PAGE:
A watercolor painting of the John B. Palmer House, “Graniteville,” a once-elaborate granite mansion that stood at 218 Rope Ferry Road in Waterford in that historic section of town, was recently donated by the artist Carla Caudle to the Waterford Historical Society, Inc. The society is offering fine professional prints of the painting for $100 each, unframed, with proceeds from the sale to support the society’s programs, building upkeep and restorations.
Sketches, photographs or renderings of the Graniteville mansion are scarce, which makes the painting all the more valuable and appealing. Painted in the 1960s, its somber, autumnal tones depict the mansion as weary and worn, with a barren, arching tree overhead, even mysterious; yet for some, it stirs up memories of its elegant past.
The society acquired the donated painting as a result of an extensive discussion on the Facebook group “What’s Happening in Waterford, Connecticut” begun in June 2020 by the artist, former Waterford resident Caudle, who sought to give it away. Dozens of comments from former and present local residents excitedly recalled the mansion in its grandeur, and its decline, describing it as “spooky,” “haunted,” and “with spirits that roamed its halls.”
“Graniteville” both a mansion and a historic district
The elaborate mansion was constructed in 1876 by John B. Palmer, a quarry owner who named it “Graniteville” like the district, as evidenced from a granite pillar that still stands on the property. Granite quarrying was an important part of Waterford history for more than 200 years up to the early 1900s, accounting for a major part of the town’s non-farm employment. Granite was shipped from local quarries to become part of monuments, public libraries and even the bases of the Statue of Liberty and Grand Central Terminal.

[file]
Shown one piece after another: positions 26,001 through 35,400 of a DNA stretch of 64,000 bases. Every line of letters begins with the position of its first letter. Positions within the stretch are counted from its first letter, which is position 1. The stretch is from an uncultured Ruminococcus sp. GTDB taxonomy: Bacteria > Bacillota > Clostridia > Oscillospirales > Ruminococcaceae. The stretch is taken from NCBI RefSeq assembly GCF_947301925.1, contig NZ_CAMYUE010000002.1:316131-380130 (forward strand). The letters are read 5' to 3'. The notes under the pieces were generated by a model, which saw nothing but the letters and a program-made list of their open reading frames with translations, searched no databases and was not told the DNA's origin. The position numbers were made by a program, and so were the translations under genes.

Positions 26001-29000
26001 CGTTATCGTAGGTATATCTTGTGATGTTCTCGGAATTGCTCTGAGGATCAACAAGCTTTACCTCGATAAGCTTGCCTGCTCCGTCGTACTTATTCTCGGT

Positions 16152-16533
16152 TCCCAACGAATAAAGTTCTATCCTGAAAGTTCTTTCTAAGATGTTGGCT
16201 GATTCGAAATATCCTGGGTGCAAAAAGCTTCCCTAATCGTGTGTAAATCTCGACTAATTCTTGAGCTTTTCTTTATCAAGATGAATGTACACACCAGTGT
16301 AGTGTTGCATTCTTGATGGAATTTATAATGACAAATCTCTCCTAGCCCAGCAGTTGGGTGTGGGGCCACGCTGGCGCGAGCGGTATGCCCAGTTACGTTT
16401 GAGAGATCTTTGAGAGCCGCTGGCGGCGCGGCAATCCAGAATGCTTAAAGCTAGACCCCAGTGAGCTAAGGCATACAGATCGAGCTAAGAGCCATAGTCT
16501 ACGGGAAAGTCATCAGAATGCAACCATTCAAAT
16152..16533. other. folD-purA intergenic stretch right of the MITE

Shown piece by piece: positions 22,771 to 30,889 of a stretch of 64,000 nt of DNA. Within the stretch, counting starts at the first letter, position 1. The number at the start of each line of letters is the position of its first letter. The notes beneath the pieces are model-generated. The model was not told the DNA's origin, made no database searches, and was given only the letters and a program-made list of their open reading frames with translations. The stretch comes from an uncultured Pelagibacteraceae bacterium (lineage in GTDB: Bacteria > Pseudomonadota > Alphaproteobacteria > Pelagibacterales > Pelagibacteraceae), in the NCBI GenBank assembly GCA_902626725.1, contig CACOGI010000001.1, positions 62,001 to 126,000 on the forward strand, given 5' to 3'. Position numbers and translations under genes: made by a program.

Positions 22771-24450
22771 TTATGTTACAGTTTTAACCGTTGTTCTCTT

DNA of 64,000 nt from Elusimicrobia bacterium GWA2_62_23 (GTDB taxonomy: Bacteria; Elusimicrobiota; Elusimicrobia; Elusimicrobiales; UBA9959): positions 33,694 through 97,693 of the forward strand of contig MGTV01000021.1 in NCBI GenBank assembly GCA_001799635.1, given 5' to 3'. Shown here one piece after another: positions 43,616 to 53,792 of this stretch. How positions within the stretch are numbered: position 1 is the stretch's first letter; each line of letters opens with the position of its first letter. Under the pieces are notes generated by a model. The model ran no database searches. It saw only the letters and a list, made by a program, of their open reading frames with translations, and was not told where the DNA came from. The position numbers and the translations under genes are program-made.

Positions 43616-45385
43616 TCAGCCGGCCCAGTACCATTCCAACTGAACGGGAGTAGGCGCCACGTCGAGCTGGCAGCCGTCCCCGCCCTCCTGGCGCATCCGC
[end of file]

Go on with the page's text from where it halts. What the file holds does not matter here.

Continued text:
Described in D. Hamilton Hurd’s 1882 work, “History of New London County with Biographical Sketches of many of its pioneers and prominent men,” Palmer, who was born in Norwich, took over operation of the Millstone quarry and became wealthy. He was “a man of constructive ability and tremendous energy. He developed the business in which he was engaged to a greater degree than those who had preceded him and gave employment to many more hands.” The book includes drawings of both Palmer and the house in its original state.
Graniteville is on the National Register of Historic Places
The local granite industry attracted immigrants from England, Ireland, Scandinavia, Scotland and Italy who were the quarry owners, blacksmiths and stone-cutters who settled in the area known as Graniteville. Wikipedia describes it as “a mainly residential historic district in Waterford, Connecticut. It is ranged along Rope Ferry Road, near granite quarries that were once a major industry in the town. Most of the 31 historical buildings in the district are plain residences occupied by those quarry workers; also included are the circa 1878 Graniteville School at 239 Rope Ferry Road, and the house of John Palmer, one of the proprietors of the quarries, at 218 Rope Ferry Road. His house, a circa 1860 Italianate updating of an older house, is the most elaborate house in the district. The district was listed on the National Register of Historic Places in 2003.”